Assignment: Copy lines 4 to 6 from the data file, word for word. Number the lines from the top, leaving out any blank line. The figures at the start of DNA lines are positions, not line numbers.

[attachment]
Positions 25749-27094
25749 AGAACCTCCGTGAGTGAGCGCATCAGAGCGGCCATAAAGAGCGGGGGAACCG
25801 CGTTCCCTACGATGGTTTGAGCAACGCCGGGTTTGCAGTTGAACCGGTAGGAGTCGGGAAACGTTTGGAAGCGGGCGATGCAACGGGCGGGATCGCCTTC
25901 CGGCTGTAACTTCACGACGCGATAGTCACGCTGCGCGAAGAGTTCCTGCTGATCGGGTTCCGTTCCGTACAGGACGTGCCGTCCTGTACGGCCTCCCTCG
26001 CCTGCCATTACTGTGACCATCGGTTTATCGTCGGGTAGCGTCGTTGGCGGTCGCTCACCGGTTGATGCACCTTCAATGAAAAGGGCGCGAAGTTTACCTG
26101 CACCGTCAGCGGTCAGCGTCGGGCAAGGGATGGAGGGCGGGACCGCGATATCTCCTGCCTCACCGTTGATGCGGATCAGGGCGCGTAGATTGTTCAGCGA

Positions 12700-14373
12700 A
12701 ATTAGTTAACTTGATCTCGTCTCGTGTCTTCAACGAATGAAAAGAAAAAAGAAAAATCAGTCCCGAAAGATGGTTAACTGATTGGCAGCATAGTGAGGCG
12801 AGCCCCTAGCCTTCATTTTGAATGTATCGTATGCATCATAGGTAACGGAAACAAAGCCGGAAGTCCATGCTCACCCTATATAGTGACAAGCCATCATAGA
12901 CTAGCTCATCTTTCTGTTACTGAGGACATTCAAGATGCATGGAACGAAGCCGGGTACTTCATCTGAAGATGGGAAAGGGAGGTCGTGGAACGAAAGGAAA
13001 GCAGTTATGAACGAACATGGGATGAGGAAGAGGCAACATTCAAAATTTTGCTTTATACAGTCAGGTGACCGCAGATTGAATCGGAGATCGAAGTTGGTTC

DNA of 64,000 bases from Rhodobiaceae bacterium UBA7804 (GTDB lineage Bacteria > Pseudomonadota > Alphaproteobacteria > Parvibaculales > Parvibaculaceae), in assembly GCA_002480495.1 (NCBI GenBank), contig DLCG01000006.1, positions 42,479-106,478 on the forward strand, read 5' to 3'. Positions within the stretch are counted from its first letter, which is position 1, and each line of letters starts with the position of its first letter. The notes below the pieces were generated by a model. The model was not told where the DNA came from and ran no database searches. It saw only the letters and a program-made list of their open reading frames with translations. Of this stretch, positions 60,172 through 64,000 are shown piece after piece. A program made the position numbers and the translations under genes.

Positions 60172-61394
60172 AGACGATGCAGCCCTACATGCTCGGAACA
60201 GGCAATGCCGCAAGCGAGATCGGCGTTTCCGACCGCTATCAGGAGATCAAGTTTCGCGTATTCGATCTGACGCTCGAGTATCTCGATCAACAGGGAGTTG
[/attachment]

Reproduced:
25901 CGGCTGTAACTTCACGACGCGATAGTCACGCTGCGCGAAGAGTTCCTGCTGATCGGGTTCCGTTCCGTACAGGACGTGCCGTCCTGTACGGCCTCCCTCG
26001 CCTGCCATTACTGTGACCATCGGTTTATCGTCGGGTAGCGTCGTTGGCGGTCGCTCACCGGTTGATGCACCTTCAATGAAAAGGGCGCGAAGTTTACCTG
26101 CACCGTCAGCGGTCAGCGTCGGGCAAGGGATGGAGGGCGGGACCGCGATATCTCCTGCCTCACCGTTGATGCGGATCAGGGCGCGTAGATTGTTCAGCGA